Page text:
In 2007, Congress and then-President George W. Bush set out to improve Head Start by passing a law that made significant changes to the program. These changes included a requirement that half of all Head Start teachers hold a bachelor’s degree with training in early childhood education by 2013.
We examined the impact of the 2007 law and the current state of the Head Start workforce with the goal of informing both future efforts to improve the quality of Head Start teaching and broader efforts to strengthen the early childhood workforce. In our new paper, "The Best Teachers for Our Littlest Learners? Lessons from Head Start’s Last Decade," we trace the evolution of Head Start Workforce policies over 50 years and detail how shifts in the broader early childhood landscape, especially state-funded pre-k programs, have influenced these policies.
The 74 Million -- We shouldn’t always be soskeptical of making broad changes using federal-level action. In fact, we are coming up on the 10-year anniversary of a federal-level policy change that did exactly what it set out to do.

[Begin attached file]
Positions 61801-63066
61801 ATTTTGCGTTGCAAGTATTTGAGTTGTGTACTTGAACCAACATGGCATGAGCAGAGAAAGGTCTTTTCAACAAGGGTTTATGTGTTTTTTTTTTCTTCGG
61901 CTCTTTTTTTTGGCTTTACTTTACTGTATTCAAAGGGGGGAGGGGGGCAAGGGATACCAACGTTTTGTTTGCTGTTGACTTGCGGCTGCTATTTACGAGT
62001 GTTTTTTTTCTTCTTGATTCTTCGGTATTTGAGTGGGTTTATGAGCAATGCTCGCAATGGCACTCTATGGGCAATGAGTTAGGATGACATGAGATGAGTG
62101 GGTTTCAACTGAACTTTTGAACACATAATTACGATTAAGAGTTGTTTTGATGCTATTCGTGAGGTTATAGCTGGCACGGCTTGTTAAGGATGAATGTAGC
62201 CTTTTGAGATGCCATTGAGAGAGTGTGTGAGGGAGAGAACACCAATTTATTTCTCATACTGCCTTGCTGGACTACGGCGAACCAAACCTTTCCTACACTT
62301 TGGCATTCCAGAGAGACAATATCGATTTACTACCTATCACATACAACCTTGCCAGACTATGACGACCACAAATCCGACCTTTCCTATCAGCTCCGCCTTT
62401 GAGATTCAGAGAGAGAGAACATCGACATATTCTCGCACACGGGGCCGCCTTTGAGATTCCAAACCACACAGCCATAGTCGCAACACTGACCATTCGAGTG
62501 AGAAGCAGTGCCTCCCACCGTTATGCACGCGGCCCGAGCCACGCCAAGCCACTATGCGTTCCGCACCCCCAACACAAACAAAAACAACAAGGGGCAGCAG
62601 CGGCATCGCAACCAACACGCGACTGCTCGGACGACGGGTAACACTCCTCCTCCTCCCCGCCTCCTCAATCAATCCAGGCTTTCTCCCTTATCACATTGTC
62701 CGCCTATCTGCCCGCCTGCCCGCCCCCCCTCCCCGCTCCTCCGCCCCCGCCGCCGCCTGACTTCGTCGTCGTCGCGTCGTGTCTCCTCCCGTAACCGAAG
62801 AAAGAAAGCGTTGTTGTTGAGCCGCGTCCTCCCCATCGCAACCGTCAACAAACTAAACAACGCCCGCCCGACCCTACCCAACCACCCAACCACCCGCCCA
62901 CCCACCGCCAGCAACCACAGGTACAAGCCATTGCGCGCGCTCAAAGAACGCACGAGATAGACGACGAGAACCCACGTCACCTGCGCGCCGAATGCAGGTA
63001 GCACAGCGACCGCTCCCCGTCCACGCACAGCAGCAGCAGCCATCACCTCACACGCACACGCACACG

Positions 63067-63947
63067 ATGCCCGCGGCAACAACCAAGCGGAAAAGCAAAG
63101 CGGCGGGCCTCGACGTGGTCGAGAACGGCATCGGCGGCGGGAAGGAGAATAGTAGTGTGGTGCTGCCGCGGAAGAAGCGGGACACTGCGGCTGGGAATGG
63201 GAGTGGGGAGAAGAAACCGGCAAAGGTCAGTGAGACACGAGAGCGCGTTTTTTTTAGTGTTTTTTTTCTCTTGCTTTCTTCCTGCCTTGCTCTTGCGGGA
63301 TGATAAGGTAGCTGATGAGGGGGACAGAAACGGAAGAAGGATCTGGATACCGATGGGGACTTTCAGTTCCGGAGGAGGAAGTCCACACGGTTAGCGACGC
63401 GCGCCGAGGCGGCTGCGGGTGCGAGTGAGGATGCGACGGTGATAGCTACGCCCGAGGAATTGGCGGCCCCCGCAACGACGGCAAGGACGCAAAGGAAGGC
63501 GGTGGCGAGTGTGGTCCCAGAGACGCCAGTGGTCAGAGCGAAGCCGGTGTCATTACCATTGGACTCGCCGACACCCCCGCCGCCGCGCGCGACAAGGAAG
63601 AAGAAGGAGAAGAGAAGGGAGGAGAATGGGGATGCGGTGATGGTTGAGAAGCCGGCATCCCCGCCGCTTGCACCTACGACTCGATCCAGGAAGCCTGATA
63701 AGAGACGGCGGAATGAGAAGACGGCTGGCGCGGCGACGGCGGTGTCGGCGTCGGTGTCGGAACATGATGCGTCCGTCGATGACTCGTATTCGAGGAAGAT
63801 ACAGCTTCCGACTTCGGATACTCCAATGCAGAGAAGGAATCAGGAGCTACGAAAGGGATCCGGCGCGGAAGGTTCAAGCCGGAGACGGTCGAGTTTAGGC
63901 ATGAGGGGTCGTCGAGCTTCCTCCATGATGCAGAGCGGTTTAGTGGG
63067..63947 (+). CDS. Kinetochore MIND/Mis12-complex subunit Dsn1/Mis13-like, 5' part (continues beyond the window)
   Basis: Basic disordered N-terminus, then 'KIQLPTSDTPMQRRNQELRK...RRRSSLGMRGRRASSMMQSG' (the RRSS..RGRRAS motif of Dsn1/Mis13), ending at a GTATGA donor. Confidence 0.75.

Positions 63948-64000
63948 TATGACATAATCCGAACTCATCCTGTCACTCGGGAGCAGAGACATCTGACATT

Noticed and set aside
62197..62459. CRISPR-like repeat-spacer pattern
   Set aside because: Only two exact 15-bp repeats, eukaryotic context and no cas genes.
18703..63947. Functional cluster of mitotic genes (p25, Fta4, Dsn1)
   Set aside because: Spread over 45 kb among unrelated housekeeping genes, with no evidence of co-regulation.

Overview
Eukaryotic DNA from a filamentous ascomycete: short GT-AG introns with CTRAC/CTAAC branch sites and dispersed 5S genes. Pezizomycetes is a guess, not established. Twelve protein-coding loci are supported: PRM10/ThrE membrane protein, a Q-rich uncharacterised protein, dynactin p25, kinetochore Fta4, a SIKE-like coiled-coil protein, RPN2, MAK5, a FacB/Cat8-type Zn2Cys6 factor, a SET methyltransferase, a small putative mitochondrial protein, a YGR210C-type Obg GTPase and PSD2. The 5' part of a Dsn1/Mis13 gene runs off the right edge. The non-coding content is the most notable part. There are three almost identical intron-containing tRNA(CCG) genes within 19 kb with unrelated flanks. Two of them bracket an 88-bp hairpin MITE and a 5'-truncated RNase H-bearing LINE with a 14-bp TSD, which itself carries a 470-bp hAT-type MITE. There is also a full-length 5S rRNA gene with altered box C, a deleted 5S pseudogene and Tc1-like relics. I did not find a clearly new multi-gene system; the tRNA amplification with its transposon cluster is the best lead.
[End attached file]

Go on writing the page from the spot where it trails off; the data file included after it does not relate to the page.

Hechinger Report -- President Trump’s nomination of Betsy DeVos — a Michigan philanthropist and school choice advocate — for Secretary of Education is thrusting Michigan education into the national education debate.
President Donald Trump’s nomination of philanthropist and education advocate Betsy DeVos for Secretary of Education thrust Michigan education into the national spotlight. Because DeVos doesn’t have a track record as a government official or school system leader, her work in Michigan on education issues provides some of the only information about her track record and what she might do as Secretary. Yet, DeVos’ critics and her boosters alike are making a variety of claims about Michigan that are confusing and contradictory.
To help clarify some of these questions, a new analysis from Bellwether Education Partners provides a comprehensive look at the education policy landscape in Michigan.